While I strongly suspect The Venice Chronicles will be much more to my narrative-friendly tastes, I’m sure there will be much to admire in Yuichi Yokoyama’s Travel (PictureBox).

I’ve heard nothing but raves about the anime adaptation of The Melancholy of Haruhi Suzumiya, and I keep meaning to put it in the queue, but I’m just not that much of an anime geek. And besides, I tend to like to read the manga first. (Except in the case of Inu Yasha, because that series is like 75 volumes long, so I’ll stick with the animated version for now.) But thanks to Yen Press for launching the series this week. Yen is also delivering the second volume of Satoko Kiyuduki’s four-panel fairy tale, Shoulder-a-Coffin Kuro. I really enjoyed the first volume, so this is another welcome arrival.


Seconded

October 28, 2008

I’m really glad Tom Spurgeon reviewed American Widow (Villard), because some variation on cowardice has been keeping me from writing about my own negative response to the book. I’m reluctant to review autobiographical works in the first place, which springs from the probably false assumption that creators are more sensitive to criticism of their own stories as opposed to criticism of ones they’ve invented. (There’s also the unpleasant prospect of essentially telling someone either that their life story is kind of boring or that they don’t tell it very well, or both.)

Anyway, Tom makes a fine argument against the book, and the only thing I’d add is that I felt like I knew less about the subject after I read it than I did before.


I’m in the “Liked it” column

October 27, 2008

Well, really, after Jog and Chris Butcher have discussed it, what else is there to say? In my defense, I did not yet know that they’d both already gone over Solanin (Viz) when I wrote this week’s column.

And really, there’s only so much I could have written about the terrorist fist-bump in the eighth volume of Beauty Pop. I’m not fooled by you, seemingly innocent, would-be beauty experts.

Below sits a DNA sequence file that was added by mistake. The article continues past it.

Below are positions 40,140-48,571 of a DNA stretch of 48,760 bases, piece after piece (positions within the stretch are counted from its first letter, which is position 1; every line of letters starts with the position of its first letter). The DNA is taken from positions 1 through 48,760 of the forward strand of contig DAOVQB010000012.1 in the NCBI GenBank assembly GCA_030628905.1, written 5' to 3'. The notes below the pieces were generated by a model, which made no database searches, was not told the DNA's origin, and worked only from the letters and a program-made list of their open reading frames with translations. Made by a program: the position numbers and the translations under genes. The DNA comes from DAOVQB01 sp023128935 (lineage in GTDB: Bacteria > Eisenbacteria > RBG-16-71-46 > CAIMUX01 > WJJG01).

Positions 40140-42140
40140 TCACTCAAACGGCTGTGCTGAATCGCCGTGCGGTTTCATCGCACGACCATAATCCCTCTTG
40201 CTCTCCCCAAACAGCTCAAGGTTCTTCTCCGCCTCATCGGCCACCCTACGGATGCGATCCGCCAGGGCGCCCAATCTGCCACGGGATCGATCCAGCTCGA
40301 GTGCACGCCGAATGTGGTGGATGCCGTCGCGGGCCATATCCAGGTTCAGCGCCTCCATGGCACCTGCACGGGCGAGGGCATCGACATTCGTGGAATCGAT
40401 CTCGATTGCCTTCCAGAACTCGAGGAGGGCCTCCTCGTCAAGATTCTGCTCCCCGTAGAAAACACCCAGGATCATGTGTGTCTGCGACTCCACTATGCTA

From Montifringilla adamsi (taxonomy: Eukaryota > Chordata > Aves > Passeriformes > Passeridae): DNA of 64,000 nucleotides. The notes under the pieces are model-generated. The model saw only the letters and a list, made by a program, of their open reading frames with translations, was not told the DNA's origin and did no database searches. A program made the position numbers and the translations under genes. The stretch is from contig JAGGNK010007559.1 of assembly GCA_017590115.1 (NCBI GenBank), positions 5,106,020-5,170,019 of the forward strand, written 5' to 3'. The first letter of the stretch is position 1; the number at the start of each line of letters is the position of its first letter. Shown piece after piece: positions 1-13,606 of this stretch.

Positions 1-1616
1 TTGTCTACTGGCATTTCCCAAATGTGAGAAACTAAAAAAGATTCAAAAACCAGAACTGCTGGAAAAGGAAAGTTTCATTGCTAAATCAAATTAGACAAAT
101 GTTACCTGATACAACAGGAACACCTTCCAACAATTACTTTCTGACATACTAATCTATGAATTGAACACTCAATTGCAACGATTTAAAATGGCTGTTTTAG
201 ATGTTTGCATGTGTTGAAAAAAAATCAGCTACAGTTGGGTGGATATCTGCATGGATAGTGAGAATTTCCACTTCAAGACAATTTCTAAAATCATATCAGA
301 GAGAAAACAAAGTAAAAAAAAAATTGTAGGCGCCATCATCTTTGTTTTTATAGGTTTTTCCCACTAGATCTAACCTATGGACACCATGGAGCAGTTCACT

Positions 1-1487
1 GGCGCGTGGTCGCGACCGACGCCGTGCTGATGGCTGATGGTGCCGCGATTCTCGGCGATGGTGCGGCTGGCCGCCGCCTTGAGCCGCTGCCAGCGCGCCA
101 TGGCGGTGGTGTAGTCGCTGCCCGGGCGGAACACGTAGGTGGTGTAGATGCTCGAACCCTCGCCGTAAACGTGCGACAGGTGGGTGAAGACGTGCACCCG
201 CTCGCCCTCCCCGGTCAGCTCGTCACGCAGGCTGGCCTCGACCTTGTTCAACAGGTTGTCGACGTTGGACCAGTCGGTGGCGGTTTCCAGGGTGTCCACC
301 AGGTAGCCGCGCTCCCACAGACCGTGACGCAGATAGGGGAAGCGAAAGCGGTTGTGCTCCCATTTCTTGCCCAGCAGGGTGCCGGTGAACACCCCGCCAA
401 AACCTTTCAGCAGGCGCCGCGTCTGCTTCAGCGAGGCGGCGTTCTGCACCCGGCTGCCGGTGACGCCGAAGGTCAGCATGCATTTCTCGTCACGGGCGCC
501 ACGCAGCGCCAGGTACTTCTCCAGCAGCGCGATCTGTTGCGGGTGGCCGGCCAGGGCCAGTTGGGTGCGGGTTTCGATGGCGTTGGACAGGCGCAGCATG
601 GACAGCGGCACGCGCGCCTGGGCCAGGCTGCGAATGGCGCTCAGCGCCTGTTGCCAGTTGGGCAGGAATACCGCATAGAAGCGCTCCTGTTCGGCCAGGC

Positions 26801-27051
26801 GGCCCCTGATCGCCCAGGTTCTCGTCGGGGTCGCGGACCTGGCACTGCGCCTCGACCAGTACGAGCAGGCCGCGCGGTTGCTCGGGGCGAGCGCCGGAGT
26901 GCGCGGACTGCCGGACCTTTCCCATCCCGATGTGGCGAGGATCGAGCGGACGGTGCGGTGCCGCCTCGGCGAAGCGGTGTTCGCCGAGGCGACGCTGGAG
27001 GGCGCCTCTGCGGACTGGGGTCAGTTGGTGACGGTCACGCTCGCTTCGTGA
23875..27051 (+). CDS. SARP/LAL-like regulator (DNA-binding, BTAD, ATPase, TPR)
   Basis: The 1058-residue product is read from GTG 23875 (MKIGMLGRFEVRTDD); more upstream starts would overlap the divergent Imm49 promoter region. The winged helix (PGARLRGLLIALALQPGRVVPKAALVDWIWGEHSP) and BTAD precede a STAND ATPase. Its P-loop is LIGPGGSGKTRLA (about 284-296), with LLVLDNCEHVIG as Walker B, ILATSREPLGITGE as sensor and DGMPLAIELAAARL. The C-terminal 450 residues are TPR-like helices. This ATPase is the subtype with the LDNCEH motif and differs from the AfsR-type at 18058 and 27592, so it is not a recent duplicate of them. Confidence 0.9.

Sad news

October 27, 2008

This news makes me very sad. I’ve always liked Hillerman’s novels, solid mysteries set in one of my favorite parts of the world (the Southwest), and I think the Times does a good job summarizing his appeal and impact:

“Mr. Hillerman’s evocative novels, which describe people struggling to maintain ancient traditions in the modern world, touched millions of readers, who made them best sellers. But although the themes of his books were not overtly political, he wrote with a purpose, he often said, and that purpose was to instill in his readers a respect for Indian culture. The plots of his stories, while steeped in contemporary crime and its consequences, were invariably instructive about ancient tribal beliefs and customs, from purification rituals for a soldier returned from a foreign war to incest taboos for a proper clan marriage.”


Friday poll 10/24/2008

October 24, 2008

Looking at the official selections recently announced by Angoulême, which book would you most like to see made available in English?


Angoulême selections

October 23, 2008

Awards season plows forward as the legendary Angoulême Comics Festival announces its official selections, including some comics from Japan and one from China:

  • La Force des Humbles,” by Hiroshi Hirata, published by Delcourt
  • “Les Gouttes de Dieu,” by Tadashi Agi and Shu Okimoto, published by Glénat (and yes, it’s that wine manga)
  • “La Pluie du Paradis,” by Yu Lu, published by Casterman
  • “Undercurrent,” by Tetsuya Toyoda, published by Kana
  • “Le Voleur de Visages,” by Junji Ito, published by Tonkam
  • (Via Dirk Deppey.)